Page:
January 06, 2012
| by Rachel Cericola
You can do the research and spend the money. However, one of the most daunting tasks when it comes to home theater is setting the whole thing up. It’s such a sad thing to have nice equipment that’s not playing properly!
Harman Kardon wants to take some of the guesswork (and the mistakes) out of home audio. The company just announced the Harman Kardon BDS x70 Series, a trio of home theater systems that can sense room size and calibrate acoustics accordingly.
All three models include a multifunctional receiver that can play 2D and 3D Blu-rays, well as standard DVDs. It also includes an FM tuner. Despite the functionality, each one is also pretty compact, which means they should work with just about any room size.
The BDS 570 receiver is the anchor of the BDS 770 home theater system. Designed to work with 5.1-channel systems, the unit has multiple HDMI inputs, a front-panel USB port, and Harman’s The Bridge IIIP connectivity for iPhone and iPod. It also includes an on-screen menu to help with the setup process.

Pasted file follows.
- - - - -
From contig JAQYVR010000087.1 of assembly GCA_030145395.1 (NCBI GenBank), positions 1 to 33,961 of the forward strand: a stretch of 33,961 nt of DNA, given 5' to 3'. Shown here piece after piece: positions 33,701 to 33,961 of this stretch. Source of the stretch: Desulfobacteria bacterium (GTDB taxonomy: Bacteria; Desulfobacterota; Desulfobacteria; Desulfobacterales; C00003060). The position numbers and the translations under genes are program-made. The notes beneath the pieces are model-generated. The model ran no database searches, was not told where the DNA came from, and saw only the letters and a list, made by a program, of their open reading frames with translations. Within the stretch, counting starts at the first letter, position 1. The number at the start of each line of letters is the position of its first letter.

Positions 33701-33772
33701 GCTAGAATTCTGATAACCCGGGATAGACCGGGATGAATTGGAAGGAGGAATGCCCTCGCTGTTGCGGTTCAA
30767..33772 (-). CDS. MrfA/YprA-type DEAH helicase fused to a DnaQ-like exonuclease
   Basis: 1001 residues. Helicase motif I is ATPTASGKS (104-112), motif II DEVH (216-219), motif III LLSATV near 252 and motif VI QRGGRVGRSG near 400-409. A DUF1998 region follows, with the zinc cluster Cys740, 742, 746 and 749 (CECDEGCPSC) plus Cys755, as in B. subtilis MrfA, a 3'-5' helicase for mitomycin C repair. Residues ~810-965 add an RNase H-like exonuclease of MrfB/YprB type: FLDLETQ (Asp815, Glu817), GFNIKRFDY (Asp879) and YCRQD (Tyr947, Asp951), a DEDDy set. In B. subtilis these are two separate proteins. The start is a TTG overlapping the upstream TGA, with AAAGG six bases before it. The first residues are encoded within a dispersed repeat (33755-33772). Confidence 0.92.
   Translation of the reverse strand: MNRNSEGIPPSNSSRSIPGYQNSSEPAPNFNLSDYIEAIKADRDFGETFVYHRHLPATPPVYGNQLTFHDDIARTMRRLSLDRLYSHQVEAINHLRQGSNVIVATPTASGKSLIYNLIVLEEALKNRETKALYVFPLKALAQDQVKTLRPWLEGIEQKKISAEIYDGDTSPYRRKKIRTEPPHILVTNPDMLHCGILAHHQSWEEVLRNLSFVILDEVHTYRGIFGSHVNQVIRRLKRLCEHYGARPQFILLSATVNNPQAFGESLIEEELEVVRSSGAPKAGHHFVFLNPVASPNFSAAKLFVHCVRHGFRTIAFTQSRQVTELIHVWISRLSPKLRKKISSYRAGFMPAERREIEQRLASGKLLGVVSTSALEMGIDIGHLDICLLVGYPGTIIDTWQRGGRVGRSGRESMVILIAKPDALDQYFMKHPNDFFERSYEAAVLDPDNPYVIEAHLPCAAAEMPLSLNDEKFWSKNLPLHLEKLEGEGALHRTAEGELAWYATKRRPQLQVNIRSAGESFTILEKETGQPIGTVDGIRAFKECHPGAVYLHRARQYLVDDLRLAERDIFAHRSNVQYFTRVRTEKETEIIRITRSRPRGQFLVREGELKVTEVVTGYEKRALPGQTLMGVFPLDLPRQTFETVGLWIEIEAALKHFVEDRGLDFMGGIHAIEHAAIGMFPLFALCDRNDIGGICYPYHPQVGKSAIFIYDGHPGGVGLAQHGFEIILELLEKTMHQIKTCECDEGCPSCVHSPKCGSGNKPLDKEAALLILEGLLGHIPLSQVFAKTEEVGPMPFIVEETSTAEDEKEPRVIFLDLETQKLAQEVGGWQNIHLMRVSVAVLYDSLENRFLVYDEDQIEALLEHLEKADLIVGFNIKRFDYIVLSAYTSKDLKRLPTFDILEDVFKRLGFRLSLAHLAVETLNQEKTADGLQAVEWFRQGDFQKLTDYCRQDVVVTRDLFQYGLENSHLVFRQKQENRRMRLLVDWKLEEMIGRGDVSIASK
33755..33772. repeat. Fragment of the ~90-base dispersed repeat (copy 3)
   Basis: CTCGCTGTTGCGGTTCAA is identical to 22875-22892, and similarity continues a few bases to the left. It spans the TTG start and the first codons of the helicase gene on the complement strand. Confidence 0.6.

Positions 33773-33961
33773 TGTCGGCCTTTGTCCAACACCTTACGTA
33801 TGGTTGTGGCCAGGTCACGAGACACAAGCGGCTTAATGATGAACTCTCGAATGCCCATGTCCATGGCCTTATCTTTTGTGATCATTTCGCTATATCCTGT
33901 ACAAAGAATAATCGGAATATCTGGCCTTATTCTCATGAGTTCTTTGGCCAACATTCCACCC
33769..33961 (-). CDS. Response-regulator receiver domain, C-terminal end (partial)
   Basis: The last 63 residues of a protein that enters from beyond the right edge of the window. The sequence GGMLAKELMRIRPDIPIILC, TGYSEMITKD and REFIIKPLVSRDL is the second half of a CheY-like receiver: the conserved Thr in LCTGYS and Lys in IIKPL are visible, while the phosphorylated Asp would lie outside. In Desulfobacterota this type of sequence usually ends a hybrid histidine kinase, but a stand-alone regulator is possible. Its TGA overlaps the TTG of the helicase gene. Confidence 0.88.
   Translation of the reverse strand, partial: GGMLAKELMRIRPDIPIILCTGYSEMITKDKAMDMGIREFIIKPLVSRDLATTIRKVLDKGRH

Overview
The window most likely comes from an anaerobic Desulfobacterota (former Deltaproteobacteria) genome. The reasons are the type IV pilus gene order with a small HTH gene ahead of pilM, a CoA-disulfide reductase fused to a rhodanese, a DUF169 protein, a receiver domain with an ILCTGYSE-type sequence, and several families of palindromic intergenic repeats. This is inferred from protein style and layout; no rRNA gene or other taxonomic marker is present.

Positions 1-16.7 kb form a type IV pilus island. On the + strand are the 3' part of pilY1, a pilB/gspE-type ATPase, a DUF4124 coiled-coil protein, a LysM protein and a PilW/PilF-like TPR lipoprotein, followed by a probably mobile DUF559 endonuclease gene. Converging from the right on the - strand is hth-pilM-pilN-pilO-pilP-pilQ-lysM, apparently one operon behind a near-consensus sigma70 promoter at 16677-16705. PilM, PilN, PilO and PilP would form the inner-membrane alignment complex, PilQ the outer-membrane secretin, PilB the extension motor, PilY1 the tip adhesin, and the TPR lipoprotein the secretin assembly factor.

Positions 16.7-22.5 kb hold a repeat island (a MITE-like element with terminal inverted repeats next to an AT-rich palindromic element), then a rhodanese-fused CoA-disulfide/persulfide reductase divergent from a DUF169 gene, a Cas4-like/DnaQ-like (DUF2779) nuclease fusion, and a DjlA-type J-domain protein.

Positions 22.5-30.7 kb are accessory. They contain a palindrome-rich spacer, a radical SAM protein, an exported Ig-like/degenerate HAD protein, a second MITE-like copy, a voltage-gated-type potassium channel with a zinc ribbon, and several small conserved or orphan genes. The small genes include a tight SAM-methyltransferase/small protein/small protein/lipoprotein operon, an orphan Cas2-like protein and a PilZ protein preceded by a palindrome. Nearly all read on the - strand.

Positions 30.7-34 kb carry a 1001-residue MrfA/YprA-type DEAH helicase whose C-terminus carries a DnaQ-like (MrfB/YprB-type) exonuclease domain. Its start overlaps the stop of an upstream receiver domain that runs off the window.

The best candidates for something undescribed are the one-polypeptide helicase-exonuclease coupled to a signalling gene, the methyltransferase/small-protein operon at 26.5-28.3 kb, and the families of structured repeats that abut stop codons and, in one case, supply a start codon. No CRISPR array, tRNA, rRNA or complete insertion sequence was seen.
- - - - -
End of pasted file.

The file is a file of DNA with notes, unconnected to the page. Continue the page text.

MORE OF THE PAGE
Besides the BDS 570, the BDS 770 includes four satellite speakers, a center channel, and a powered subwoofer. It also has all of the wall mounts and cables needed to set up the entire system. This setup has an MSRP of $1,099.
For something smaller, the BDS 370 is a 2.1-channel integrated home theater system, priced at $899. This includes the BDS 270 receiver, two speakers and a powered subwoofer. It also features everything mentioned above, just in a smaller setup.
“People have invested significantly in HDTVs to bring high-quality video entertainment into their homes, but many have not yet added the right sound capabilities to complement the picture,” said Sachin Lawande, executive VP, chief technology officer, and co-president of Harman’s Lifestyle and Infotainment. “Impactful sound defines the viewing experience so movies, sports and video-game soundtracks bring digital content to life. The all-in-one BDS system was designed to simplify setup and provide a dynamic environment for streaming video or audio content, any type of DVD, or simply a CD.”
Over the past 15 years, Rachel Cericola has covered entertainment, web and technology trends. Check her out at www.rachelcericola.com.